The Natural History Museum has declared a planetary emergency, launching a new strategy in response to the challenges facing the planet. The attraction will create new galleries, exhibitions and events.
As part of its new strategy, the NHM will create advocates for the planet and expand its efforts to engage the public with planetary issues.
Executive director of engagement, Clare Matterson CBE, said: “An advocate for the planet is someone who can speak up for nature and is empowered to take action to protect it.”
“We are facing a planetary emergency,” said director of NHM, Sir Michael Dixon. “Humanity’s future depends on the natural world, but we are not taking effective action to combat our destructive impact on the planet’s survival systems.
“Climate change, biodiversity loss and extinctions, habitat destruction, pollution and deforestation are just some of the crises which all flow from unsustainable human activity.”
NHM is creating advocates for the planet
We're facing a #PlanetaryEmergency.
The natural world is disappearing faster than ever before. As it starts to vanish, the effects are already being felt.
— Natural History Museum (@NHM_London) January 20, 2020
The NHM will open up its collection and share the scientific data and evidence needed to find solutions to climate instability and biodiversity loss.
It will also create new galleries, exhibitions and events, including ‘Fantastic Beasts: The Wonder of Nature‘ and a world-class dinosaur gallery exploring biodiversity, extinction and climate change.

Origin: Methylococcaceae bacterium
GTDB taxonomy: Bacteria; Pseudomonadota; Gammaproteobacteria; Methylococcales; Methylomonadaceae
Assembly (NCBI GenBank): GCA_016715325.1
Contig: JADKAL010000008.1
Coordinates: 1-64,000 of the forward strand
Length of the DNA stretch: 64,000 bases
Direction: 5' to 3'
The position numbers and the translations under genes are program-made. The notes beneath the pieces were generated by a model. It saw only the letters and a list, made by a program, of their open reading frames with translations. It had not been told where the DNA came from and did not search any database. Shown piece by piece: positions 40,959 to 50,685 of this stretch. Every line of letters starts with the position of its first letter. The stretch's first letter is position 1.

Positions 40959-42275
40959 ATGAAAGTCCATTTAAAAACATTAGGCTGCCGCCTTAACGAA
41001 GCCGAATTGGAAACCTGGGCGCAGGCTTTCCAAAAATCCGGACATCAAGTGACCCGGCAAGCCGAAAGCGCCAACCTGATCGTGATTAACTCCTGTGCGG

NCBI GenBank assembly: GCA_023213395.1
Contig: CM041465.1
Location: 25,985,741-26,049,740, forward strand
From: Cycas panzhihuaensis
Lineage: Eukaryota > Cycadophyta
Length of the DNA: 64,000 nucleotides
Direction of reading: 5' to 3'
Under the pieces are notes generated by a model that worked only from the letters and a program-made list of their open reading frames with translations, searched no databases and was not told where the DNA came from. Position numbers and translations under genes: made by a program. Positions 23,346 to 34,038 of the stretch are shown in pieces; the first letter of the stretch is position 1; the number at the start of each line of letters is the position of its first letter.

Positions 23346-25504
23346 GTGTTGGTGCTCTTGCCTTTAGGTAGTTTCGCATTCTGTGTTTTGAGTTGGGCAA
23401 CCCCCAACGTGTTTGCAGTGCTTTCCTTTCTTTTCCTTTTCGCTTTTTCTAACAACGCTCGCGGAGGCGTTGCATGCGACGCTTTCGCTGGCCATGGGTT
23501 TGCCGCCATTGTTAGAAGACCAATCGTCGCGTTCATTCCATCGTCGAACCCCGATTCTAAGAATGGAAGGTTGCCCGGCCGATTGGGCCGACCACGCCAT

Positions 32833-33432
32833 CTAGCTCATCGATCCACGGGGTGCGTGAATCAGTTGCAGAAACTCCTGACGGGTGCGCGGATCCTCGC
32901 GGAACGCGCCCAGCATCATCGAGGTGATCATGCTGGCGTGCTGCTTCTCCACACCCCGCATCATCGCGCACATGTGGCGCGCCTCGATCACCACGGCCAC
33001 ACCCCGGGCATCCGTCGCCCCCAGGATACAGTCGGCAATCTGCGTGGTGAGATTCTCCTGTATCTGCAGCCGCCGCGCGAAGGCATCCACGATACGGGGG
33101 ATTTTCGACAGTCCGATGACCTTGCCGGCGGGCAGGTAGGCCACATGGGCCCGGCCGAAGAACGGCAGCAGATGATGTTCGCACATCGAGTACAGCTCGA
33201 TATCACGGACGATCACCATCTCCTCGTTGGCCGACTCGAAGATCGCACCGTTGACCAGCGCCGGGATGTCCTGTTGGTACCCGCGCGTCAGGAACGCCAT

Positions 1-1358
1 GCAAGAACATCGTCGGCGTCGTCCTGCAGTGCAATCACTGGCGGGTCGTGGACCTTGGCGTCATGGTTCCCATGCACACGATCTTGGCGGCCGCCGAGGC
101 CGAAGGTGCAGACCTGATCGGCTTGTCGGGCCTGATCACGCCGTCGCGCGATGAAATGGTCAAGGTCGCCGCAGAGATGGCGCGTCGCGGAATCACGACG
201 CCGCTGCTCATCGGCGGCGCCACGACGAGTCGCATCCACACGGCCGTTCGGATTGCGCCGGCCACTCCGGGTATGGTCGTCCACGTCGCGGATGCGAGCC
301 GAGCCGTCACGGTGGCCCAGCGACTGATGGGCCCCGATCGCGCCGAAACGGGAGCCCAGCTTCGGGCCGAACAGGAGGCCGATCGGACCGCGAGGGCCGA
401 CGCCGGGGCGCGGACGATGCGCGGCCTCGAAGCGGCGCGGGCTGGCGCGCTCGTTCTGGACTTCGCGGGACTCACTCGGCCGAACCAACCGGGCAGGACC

In addition, the museum is leading the ‘Urban Nature Project‘, which will tackle urban biodiversity loss and transform its five acres of gardens into an outdoor space for wildlife research and conservation.
Meanwhile, NHM is launching a year-long season of events, activities and digital content on the importance of nature and diversity, called ‘Backing Biodiversity’.
Backing Biodiversity and Urban Nature Project
It is also building a new flagship science and digitisation centre to safeguard and share its 80 million specimens, and is becoming the first museum in the world to set a science-based carbon reduction target.
“In this time of unprecedented threat, we need an unprecedented global response,” added Dixon. “Our strategy is built around our vision of a future where people and planet thrive.
“Our ethos is one of hope that by working together we can change the current path.”